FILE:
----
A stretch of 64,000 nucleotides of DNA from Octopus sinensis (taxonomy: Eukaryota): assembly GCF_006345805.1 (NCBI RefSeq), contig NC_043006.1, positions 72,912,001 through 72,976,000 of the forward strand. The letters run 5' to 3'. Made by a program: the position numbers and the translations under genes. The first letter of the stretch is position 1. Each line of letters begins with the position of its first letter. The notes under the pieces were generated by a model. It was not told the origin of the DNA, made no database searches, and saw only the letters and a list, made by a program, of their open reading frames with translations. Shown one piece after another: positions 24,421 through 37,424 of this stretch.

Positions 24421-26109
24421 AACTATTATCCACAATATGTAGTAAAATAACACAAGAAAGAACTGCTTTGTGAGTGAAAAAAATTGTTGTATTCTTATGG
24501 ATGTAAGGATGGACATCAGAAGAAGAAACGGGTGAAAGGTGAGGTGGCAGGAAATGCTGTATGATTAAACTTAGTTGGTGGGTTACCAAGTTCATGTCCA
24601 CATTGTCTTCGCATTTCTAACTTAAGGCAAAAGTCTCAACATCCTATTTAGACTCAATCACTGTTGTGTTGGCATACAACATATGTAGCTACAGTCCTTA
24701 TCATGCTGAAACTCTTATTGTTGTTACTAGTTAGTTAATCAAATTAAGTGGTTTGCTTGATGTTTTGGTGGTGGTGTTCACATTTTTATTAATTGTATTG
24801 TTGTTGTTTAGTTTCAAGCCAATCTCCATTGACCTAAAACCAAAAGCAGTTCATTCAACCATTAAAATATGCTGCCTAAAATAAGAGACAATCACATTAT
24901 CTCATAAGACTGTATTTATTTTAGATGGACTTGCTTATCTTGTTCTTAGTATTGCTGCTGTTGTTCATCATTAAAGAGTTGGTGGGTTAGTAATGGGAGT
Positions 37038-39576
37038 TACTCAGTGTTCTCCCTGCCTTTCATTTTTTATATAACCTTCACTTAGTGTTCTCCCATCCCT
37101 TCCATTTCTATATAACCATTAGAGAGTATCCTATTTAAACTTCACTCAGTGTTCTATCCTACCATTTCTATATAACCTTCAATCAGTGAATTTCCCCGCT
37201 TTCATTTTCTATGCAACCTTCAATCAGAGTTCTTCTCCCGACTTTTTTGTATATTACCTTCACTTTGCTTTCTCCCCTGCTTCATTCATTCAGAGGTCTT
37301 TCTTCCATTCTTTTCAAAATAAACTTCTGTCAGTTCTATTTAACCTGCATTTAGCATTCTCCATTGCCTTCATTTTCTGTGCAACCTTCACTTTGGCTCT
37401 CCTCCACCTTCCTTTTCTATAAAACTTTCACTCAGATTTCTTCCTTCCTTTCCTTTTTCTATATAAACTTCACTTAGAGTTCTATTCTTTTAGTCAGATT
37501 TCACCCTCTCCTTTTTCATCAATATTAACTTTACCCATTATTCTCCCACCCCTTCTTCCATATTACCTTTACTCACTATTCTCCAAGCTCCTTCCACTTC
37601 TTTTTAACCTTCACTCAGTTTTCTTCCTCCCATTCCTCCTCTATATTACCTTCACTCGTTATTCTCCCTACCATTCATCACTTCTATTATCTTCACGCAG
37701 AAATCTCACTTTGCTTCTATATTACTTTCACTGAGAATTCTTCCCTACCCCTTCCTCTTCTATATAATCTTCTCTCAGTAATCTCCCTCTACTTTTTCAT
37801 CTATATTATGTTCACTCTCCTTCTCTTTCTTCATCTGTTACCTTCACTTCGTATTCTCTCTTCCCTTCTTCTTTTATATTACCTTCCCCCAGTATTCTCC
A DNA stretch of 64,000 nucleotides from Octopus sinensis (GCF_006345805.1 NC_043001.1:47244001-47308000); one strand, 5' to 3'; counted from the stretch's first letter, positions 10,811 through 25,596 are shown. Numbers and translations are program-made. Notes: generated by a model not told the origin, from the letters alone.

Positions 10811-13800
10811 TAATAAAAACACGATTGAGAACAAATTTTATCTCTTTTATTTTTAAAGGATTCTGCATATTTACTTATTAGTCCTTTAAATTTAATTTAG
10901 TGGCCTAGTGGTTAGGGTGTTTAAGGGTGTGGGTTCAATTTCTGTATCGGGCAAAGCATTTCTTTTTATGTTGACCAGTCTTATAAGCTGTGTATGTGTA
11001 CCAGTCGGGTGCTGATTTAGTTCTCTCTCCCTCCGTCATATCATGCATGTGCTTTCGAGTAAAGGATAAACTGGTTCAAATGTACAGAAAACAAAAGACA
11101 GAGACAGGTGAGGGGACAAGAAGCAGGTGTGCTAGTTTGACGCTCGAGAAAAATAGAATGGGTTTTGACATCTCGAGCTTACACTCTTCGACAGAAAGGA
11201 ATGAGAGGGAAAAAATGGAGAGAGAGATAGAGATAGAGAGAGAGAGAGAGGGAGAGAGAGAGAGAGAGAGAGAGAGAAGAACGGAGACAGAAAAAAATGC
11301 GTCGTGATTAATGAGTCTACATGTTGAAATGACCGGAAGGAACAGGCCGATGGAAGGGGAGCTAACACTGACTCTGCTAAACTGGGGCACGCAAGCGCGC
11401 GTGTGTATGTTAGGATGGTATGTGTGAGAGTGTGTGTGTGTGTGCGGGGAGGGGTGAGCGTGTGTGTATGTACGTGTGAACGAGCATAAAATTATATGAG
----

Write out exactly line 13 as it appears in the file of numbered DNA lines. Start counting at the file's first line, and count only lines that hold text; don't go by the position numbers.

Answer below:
37301 TCTTCCATTCTTTTCAAAATAAACTTCTGTCAGTTCTATTTAACCTGCATTTAGCATTCTCCATTGCCTTCATTTTCTGTGCAACCTTCACTTTGGCTCT